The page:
by Michael B. Hock
The original Deadpool movie always fascinated me. It’s one of my favorite movies, don’t get me wrong, but by all means: it shouldn’t have worked. With the rise of Iron Man and the Avengers, the obsessive comic-book art of continuity watching has entered the mainstream. Sure, we overlooked a few things, like The Hulk getting Mark Ruffalo-ed, but for the most part fans spent a good portion of time piecing together all of our information so we can obsessively fit our favorite characters from one movie into another. So when Wolverine presented us with a version of Deadpool who was essentially Ryan Reynolds with knives in his hands and the ability to shoot lasers out of his eyes, it seemed like we probably weren’t going to get any version of Deadpool that didn’t include a long-drawn out scene that made most people forget about X-Men Origins: Wolverine. (like most of us want to do already.)
Instead, they just said, “hey, here’s the guy who love, and if you want an explanation that’s too bad.” Then they crafted one of the best superhero movies of all time. Can they do it again with Deadpool 2?
The answer is: Mostly.
Deadpool 2 picks up where the original Deadpool left off, with Deadpool taking his super-assassin, fourth wall breaking, wise cracking antics around the globe, fighting bad guys, I guess, and still romancing his girlfriend. Naturally, things can’t stay that way because even though a movie where Deadpool fights crime around the globe might be amusing, this one still aims for a smaller budget and a smaller world, which is fine. Eventually he focuses on trying to save a mutant kid named Russell with the unfortunate nickname “Fire Fist” who is destined to become a crime lord in his own right, so mutant Cable comes back in time to kill him. They fight, because that’s what heroes do when they meet each other, then they both try to save Russell and their families in different ways. Fourth Wall Breaking and antics ensue.
I liked Deadpool 2. I realize in editing this (fourth wall break!) that I sound a bit negative, but no, this movie his pretty hilarious, and it gets a lot of details right. It also has a lot of real emotion, which is important when you’re writing a hero that doesn’t take a lot of things seriously: If he doesn’t care, why should we as an audience? I’m surprised with the amount of darkness they let seep into this movie. I should be that surprised, given that the first movie features a prolonged torture sequence in which Wade Wilson is broken down and eventually transformed into Deadpool. But here it feels a little different. There’s always been an element that Deadpool hates himself and this lays heavily on that. Some instances work a lot better than others.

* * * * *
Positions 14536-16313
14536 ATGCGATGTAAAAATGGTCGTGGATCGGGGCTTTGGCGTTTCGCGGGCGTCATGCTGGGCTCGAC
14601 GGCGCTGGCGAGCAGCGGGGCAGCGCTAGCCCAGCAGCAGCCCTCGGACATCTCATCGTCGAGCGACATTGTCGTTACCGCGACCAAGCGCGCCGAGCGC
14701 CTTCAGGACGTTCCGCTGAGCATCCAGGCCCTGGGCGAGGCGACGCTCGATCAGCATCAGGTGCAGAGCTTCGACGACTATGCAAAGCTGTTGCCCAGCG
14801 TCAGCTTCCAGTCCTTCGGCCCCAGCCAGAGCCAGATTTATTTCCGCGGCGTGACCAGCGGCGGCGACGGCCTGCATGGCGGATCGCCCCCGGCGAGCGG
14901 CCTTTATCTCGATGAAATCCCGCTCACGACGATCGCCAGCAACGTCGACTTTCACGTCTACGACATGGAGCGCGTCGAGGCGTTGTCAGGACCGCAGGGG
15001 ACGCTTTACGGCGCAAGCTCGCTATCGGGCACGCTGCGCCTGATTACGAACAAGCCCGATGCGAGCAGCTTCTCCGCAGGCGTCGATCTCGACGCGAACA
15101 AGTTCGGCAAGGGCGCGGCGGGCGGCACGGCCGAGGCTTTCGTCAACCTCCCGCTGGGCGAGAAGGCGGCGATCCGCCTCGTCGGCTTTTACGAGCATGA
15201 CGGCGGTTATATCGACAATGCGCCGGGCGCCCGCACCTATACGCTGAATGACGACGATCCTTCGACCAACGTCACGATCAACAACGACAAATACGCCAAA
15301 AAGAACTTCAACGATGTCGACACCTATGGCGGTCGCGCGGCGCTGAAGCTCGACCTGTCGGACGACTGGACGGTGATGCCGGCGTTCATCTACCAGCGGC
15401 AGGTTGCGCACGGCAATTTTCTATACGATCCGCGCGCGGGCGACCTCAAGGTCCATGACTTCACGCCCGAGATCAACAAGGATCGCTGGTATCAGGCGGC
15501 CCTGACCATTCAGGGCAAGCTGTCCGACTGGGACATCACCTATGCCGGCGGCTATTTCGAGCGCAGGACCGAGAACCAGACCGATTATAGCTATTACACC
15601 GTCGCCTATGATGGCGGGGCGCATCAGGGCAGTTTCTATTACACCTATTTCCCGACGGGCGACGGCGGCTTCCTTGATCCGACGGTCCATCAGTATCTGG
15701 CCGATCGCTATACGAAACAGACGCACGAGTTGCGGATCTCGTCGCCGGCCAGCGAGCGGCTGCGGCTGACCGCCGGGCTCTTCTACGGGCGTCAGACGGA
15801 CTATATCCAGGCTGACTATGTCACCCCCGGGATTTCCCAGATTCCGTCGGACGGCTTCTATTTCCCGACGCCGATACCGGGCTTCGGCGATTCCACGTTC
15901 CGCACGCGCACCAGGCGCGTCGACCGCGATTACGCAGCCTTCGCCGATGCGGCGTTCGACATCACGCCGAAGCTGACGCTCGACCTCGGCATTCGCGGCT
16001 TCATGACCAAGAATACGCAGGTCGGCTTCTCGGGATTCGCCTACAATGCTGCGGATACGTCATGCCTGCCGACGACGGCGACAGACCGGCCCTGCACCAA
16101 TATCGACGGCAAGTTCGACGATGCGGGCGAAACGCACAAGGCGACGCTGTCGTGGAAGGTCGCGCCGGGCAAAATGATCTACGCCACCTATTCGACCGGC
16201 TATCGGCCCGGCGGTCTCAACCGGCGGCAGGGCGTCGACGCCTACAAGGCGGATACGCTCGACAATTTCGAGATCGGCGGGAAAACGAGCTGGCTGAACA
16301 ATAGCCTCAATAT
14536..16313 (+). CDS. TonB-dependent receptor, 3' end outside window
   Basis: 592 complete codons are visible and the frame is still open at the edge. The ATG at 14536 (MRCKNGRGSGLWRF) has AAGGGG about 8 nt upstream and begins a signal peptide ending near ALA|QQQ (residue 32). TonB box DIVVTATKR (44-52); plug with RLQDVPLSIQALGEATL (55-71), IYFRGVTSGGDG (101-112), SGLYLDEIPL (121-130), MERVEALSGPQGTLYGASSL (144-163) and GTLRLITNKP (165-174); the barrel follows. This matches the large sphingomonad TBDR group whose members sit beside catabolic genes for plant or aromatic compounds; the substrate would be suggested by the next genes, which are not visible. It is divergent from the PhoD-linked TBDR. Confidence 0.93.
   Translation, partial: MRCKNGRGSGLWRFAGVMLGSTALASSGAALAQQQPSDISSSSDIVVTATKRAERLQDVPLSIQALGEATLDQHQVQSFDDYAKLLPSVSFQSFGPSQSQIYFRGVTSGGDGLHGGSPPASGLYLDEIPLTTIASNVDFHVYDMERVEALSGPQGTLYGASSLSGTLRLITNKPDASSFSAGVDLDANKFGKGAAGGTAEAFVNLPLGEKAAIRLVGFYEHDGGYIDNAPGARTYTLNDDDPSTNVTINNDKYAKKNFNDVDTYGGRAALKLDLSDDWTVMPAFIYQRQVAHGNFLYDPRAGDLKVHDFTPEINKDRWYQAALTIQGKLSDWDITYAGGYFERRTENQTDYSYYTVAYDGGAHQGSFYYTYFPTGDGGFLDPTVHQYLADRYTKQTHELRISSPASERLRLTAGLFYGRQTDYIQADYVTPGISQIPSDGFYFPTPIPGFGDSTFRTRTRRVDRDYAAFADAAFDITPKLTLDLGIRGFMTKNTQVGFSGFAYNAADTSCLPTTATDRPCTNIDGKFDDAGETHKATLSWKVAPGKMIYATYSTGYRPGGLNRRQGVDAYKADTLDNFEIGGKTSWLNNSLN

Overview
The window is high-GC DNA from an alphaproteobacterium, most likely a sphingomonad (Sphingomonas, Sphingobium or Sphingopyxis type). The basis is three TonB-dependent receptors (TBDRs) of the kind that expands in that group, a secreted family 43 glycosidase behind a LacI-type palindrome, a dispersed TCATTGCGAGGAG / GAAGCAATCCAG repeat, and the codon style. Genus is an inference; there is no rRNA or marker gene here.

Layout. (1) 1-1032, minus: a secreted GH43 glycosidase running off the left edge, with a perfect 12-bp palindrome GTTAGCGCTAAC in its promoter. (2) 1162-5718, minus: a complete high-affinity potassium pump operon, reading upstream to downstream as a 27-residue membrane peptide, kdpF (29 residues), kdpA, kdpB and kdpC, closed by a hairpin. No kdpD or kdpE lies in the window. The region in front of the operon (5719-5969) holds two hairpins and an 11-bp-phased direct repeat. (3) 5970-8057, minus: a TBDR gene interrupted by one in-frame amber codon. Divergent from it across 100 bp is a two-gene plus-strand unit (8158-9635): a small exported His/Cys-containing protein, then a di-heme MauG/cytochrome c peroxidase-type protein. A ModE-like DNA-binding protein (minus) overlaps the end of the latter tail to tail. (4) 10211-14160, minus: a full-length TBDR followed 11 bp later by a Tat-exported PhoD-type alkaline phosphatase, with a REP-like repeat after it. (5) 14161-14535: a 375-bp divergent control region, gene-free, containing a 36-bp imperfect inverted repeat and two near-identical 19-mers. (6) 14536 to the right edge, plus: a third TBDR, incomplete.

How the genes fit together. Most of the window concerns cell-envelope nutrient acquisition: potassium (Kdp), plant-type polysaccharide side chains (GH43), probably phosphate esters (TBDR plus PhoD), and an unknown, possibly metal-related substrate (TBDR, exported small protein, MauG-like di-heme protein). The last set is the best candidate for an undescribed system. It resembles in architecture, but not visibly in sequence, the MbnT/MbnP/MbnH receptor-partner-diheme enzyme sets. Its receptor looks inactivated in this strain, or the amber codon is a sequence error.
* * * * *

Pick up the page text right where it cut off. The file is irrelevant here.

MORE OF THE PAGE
The trouble with Deadpool 2 is that it seems like there is a lot going on. There’s Deadpool’s personal (spoilery) quest, there’s the Cable/Firefist stuff, there’s another villain on top of all of that, and the timeline of it all seems wonky. For instance, in one of the best jokes of the movie (that’s full of some of the best superhero jokes, ever) Deadpool forms X-Force when he realizes that he can’t stop Cable and save Russell alone. This is great, it gives us some great moments and jokes, but it stops everything so that we can have a hiring montage, all while the world’s slowest convoy moves through a city so Cable can attack it. There had been a lot of good build up to that moment, and there is a lot after it, but its like an extended joke that needed to be put into place to keep up their joke quota.
None of this should take away from how great this movie is. One thing I liked about this movie is how it got a lot of little details right: from a character’s costume, to little beats I didn’t pick up until my second viewing, this movie clearly knew what kind of story it wanted to tell, and there’s better plotting in a few minutes of this movie than there are in movies that would look down on this. And the performances are amazing, especially Zazie Beetz as Domino, a mutant who’s superpowers are “luck” and Russell, played by Julian Dennison. If there’s a Deadpool 3, I really hope they’re included, because they’re fantastic additions. Beetz really sells the idea of someone having “luck” as their superpower. That’s really the strength of these characters: the ability to reign things in when Deadpool: the character and the movie, go too far. Particularly Cable, who’s backstory is essentially the Terminator. It’s also good continued use of Josh Brolin as a Marvel villain, and a reminder that he should have been Apocalypse in the last X-Men movie.
Overall, this is a fantastic movie. I hope they manage to focus up a little bit for the inevitable Deadpool 3, which the writers and producers are currently claiming they don’t want to make as they roll around on their giant pile of money. Maybe we’ll see them all again in the rumored X-Force Movie. But this is a nice reminder that maybe we shouldn’t take things quite as seriously.
Hamlet T. Wondercat says
Out of Five